Damien McElroy and Bruno Waterfield
London Telegraph 
Thursday, June 4, 2009
It has been proclaimed as the biggest democratic exercise in history but the European election is likely to be marred by a historically low turnout.
The European Commission has projected that only 34 per cent of the eligible electorate would vote, a dramatic drop from the 45 per cent turnout at the last election.
Officials have blamed a series of “distractions” – from local economic woes to fringe candidates dominating national campaigns – for sliding interest among the 375 million eligible voters.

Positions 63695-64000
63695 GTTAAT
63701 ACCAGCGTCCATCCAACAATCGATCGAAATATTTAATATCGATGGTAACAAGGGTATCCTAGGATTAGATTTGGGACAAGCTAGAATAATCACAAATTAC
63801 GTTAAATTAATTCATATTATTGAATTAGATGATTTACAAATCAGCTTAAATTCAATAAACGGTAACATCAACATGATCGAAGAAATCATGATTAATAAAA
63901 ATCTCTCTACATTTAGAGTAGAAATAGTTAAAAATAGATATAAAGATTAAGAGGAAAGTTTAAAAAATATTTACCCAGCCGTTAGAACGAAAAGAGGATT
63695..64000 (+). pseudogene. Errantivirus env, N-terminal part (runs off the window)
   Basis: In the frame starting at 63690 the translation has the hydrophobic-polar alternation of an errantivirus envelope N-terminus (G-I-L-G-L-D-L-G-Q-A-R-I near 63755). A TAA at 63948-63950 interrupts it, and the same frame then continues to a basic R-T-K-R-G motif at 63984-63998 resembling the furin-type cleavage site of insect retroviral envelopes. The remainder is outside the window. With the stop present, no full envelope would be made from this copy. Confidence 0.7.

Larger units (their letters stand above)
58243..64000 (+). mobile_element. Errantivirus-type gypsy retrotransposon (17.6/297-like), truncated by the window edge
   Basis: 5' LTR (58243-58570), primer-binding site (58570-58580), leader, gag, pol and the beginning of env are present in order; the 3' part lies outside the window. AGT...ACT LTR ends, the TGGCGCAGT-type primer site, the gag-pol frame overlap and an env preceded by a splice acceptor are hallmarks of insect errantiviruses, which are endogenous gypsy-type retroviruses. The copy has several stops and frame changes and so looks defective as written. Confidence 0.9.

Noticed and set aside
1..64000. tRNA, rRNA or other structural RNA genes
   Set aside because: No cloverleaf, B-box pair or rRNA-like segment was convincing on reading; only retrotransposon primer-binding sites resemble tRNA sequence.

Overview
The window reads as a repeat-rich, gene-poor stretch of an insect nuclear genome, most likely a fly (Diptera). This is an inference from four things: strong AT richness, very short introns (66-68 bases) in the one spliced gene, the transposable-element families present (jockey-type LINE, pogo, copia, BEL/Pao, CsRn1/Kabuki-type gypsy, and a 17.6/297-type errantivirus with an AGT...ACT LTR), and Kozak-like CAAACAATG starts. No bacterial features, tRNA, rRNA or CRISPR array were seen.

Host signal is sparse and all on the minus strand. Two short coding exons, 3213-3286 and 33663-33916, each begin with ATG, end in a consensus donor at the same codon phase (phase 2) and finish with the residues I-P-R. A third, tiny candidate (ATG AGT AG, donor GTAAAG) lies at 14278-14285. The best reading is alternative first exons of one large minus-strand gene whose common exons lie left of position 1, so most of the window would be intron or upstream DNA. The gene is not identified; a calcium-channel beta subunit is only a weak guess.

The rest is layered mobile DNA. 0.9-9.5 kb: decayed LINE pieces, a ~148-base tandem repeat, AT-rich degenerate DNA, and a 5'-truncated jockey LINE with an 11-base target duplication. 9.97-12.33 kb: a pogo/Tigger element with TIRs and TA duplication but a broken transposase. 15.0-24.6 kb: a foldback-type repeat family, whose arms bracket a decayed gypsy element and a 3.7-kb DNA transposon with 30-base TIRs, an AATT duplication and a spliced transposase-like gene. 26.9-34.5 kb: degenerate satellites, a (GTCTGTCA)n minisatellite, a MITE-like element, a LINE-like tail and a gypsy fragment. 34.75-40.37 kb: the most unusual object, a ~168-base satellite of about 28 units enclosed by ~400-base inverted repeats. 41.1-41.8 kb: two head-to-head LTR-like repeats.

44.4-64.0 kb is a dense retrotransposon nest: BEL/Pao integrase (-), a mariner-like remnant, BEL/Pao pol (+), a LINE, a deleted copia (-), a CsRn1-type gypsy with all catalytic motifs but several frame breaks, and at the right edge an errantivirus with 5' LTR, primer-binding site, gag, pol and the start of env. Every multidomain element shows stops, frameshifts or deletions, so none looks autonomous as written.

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The forecast prompted a warning from Margot Wallstrom, the Commission’s vice-president for communication, that the credibility of the EU’s only democratic institution is at stake. “The legitimacy of your parliament, and that of the Union as a whole, is at stake,” she wrote in a recent internal document.
Voters in 27 countries will elect 736 MEPs over four days starting on Thursday, with the results due to be released on Sunday night.